John talks about his own experience of mental health problems, and his activities and achievements as a champion for peer support.
I work as a custody inspector for West Yorkshire Police. I have spent periods as an acting inspector, however my career ambitions were set back due to issues in my personal life which impacted on my work.
In 2012, my son was born and my partner started to suffer with what, at the time, we thought was post-natal depression. She was then however diagnosed with bi-polar and remains on medication for this condition.
I don't think I appreciated the impact that this would have on me or on my relationship, which ultimately resulted in me suffering from a short period of depression.
It's human nature that as individuals we strive to find our own coping mechanisms. Mine were mainly centred around my son. When my partner was first diagnosed with bi-polar, I researched her condition and attended various counselling sessions with her which heightened my interest in mental health and emotional wellbeing, and in helping others who may be experiencing similar issues.
It's human nature that as individuals we strive to find our own coping mechanisms.
As an operational police supervisor, it's inevitable that you are dedicated to your job and in helping your staff through the numerous unpleasant incidents they find themselves at. One of the most impactful of these was in 2013, when one of my officers was shot and seriously injured on duty.
I supported my officer throughout a year of absence, and on their return to work, at the same time being there for the rest of the team.
While I believe I did what any other supervisor would have done during this period, I was proud to receive a Chief Constable's Commendation for "providing the officer with constant and unstinting welfare support and guidance through 12 long and difficult months".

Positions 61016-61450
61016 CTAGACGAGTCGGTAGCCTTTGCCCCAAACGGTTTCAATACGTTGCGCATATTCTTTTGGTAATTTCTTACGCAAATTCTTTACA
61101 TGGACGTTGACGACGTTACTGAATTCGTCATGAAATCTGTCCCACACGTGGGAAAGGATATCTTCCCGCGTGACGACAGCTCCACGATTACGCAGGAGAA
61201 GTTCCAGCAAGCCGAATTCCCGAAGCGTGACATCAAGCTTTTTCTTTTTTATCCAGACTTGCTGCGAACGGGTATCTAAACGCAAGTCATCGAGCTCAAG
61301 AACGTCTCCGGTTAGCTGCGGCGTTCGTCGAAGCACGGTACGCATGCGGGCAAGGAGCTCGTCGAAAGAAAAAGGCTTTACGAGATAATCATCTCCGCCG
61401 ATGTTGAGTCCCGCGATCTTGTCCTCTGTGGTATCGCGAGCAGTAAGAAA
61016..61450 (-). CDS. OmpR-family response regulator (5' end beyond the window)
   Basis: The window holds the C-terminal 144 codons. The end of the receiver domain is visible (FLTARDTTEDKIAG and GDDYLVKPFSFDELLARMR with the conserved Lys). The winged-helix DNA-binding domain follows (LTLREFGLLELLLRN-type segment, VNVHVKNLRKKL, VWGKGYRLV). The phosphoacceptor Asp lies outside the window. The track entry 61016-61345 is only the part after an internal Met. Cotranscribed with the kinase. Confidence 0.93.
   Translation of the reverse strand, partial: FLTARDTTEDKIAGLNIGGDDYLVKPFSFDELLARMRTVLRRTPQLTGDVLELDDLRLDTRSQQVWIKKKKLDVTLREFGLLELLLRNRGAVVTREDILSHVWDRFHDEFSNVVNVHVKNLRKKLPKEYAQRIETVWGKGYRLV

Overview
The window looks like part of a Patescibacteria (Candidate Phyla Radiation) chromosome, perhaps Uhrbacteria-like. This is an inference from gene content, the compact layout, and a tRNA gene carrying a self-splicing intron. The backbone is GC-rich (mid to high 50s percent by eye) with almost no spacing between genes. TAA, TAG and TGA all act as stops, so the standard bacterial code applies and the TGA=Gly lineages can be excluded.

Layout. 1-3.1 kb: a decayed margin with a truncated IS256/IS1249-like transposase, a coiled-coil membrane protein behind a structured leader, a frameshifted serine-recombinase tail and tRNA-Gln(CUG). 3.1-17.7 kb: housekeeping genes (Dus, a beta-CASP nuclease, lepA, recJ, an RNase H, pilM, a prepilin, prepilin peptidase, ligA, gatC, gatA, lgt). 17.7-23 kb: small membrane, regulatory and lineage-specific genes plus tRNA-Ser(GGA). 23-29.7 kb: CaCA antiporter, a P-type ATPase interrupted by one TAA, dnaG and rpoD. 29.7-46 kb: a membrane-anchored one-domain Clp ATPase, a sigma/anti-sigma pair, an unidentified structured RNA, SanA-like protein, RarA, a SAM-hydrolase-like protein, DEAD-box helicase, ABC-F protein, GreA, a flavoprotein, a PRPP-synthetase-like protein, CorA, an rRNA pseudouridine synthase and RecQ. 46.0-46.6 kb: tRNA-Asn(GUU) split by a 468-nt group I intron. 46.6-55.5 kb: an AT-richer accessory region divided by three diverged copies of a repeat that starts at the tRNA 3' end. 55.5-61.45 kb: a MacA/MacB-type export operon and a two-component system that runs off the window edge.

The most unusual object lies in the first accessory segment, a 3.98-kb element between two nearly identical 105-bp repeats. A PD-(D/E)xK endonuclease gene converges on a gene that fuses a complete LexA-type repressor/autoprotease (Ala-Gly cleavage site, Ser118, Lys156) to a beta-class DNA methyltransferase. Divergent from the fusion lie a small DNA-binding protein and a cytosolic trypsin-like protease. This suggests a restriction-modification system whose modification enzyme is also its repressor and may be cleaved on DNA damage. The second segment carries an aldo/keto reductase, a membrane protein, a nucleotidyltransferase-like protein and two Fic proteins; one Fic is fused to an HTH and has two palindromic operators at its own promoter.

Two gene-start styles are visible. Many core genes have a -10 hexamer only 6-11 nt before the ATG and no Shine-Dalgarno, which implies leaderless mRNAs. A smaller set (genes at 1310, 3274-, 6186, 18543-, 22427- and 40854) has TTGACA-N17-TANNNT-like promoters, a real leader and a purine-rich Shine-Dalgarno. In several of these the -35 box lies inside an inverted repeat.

Early in 2016, I attended a mental health master class held in Leeds run by Mind.
This opened my eyes to the fact that some of my supervisor colleagues were uneasy when it came to emotional wellbeing and unclear as to the impact and effect it can have on police officers.
As I sit on the West Yorkshire Police Leeds District Bronze Equalities Group, I raised my concerns at the next meeting, and offered to look into these issues further to see how we could enhance the support offered to Leeds District staff.
I researched this extensively, and following discussions and subsequent training provided by Mind to 15 volunteers, in June 2016, the Leeds District Peer Support Group was formed.
Some of my supervisor colleagues were uneasy when it came to emotional wellbeing and unclear as to the impact and effect it can have on police officers.
The group has been extremely successful in listening to, supporting and signposting staff managing a variety of mental health conditions.
I was very surprised and honoured to receive Employee of the Month from my district commander for the work I had put in forming the group.
Through my work with Mind, I was put in touch with the West Yorkshire Fire and Rescue Service and discussed peer support with their lead. I was subsequently invited to one of the fire services supervisor training sessions on mental ill health which was run by Mind. I was taken aback by just how relevant and useful this was.
I approached my senior leadership team as I wanted to bring this to Leeds District. In December 2016 I was given the approval and funding to provide this training to all police and staff supervisors in Leeds.
Since running the training I have received some terrific feedback from those who have attended with an overwhelming opinion that the learning will significantly improve the way in which supervisors approach emotional wellbeing with their staff.
In October 2016, I was proud to be selected to work in Leeds Custody as a temporary inspector where my people and wellbeing skills could be put to great use. I really feel I have made a difference during my time in what is the busiest custody suite in West Yorkshire and am so impressed and proud in so many ways of the way in which the teams have responded to my leadership style.
Despite the extremely busy nature of my day job, I am always available to provide support to anyone requiring help. I am still able to incorporate my numerous additional roles into what I do on a daily basis.
To me, this side of what I do isn't a job or a role, it's simply about doing what any decent person would do.
I love the work I do around wellbeing and mental health. For me there can be no better satisfaction than knowing I have helped a colleague in need.
To me, this side of what I do isn't a job or a role, it's simply about doing what any decent person would do. It's about doing the right thing which is why I am always so motivated, enthusiastic and passionate when talking about what I do.
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